Write masters enliven Spring Literature Fest

As a student of literature when one reads Shadow Lines, there are innumerable impressions that are etched on the psyche of a youngster. Issues ranging from personal tragedy to the country’s Partition wrack the mind as the narrative moves back and forth in history. When the author of the same book, Amitav Ghosh, appears in person, the students are bound to throw all sorts of questions at him! Such was the scene witnessed at the Amphitheatre, India Habitat Centre, where Penguin India Spring Fever 2015 kicked off last weekend. 

Packed with mostly students and professors of literature along with intelligentsia from the city, the amphitheatre echoed with the voice of the laureate as he read out an incident from his upcoming book Flood of Fire - the final novel in his Ibis trilogy.

Though his trilogy began with Ibis, a ship that journeys across the Indian Ocean to fight the 19th century Opium Wars in China, it has led his two books Sea of Poppies (2008) and River of Smoke (2011) achieve immense readership.

“Our history texts are nonsensical. There is a problem with the way history is learned and perceived in our country and how it is communicated. I am trying to create the experiential aspect of history through my work,” said Ghosh while extending his deepest regards to the historians.

Known for his craft to create characters that appear real, the author had a tough time handling questions from the young audience (mainly from Delhi University colleges).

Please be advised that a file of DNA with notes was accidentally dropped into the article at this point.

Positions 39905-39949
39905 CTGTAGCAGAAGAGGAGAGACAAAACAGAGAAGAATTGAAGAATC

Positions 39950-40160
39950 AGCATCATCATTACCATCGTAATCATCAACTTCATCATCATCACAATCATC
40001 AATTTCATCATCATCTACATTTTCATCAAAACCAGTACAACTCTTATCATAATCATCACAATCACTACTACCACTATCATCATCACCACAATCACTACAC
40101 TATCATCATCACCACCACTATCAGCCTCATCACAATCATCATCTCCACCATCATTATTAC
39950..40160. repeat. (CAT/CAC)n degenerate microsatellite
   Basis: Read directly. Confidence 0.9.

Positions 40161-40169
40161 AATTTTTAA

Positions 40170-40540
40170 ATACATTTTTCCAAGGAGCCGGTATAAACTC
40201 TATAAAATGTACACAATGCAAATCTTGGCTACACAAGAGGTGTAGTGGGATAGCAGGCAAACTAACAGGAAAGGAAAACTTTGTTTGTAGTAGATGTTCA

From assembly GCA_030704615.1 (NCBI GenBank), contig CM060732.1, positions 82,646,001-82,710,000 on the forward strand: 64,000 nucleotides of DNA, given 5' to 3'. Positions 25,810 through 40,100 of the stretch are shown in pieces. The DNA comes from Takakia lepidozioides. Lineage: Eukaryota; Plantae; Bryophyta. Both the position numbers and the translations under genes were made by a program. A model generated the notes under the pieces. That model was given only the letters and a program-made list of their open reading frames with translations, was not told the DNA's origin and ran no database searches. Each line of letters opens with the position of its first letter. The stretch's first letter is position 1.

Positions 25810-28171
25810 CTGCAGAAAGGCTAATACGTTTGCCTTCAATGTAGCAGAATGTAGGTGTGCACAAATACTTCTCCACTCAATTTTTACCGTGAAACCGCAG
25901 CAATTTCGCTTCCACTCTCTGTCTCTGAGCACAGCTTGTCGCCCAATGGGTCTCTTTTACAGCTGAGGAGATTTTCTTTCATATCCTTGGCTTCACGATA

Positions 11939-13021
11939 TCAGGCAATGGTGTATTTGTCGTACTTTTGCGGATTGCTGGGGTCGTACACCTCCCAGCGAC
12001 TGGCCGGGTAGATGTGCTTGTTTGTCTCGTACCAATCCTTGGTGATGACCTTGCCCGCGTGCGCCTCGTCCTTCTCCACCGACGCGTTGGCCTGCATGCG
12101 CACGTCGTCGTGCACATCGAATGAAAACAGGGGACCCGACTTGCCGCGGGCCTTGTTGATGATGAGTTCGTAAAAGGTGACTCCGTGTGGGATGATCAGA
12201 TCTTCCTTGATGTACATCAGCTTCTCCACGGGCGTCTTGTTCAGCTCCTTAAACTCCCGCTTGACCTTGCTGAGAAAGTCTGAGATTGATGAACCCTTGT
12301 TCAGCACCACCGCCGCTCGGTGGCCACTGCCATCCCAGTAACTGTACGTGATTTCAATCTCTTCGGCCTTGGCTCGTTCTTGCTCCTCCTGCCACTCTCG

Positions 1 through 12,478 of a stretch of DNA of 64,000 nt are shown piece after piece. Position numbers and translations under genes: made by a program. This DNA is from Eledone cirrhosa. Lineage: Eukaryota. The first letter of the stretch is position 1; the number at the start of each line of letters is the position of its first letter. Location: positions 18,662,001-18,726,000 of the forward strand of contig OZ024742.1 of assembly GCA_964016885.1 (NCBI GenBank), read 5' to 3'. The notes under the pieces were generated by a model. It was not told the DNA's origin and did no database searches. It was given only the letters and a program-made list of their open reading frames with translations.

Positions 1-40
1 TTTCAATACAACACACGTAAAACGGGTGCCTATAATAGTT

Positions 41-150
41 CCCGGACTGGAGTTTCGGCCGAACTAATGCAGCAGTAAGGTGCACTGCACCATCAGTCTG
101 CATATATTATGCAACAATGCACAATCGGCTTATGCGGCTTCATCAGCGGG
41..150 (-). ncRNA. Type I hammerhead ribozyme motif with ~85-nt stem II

Trying to avoid a simple answer to one of the audience questions, he said, “Once I got a letter from Kerala asking ‘Can you please send me a picture of Tridib,” laughing as he fed the audience with interesting nuggets from an author’s life and how he researched before setting down to write. 

“When the Duke of Wellington was asked ‘which was the most important battle he fought in his life?’ he said ‘The Battle of Assaye’ (Second Anglo-Maratha war). He bought the Naga sadhus or naked warriors who betrayed the Marathas,” Ghosh points out from the lesser known parts of our history, adding, “This aspect of history is never taught to us.”

For those not interested in the fictional world, the session ‘Can India Make it?’ offered a wonderful insight into the economic growth of the country and the challenges that we will face in the near future. The session which had stalwarts from the media fraternity was moderated by Mihir Sharma. 

Sharma read out a few pages from his recently published book Restart: The Last Chance for the Indian Economy and left the floor open for other panellists to discuss about various themes around Indian economy vis a vis the global scenario. 

During the reading, Sharma said, “There is an army of unemployed people in India today which is equal to the population of Spain, Kenya or Ukraine.” 

Supporting the same startling fact, Raghav Bahl said that his upcoming book on Super Economies is about those countries whose GDP is in double digits. Contrarily, Aakar Patel talked about the need for a “degree of robustness and dynamism in society. In India, we are tolerant to a very high level of anarchy,” he said, presenting the domestic picture.

T N Ninan, the fourth panellist, however, laid emphasis on the “need to understand our country beyond the normal parameters of debate”. So diverse is the spectrum of thoughts shared at this literary platform which is all set to see Gulzar and Sadhguru Jaggi Vasudev over the coming weekend!            

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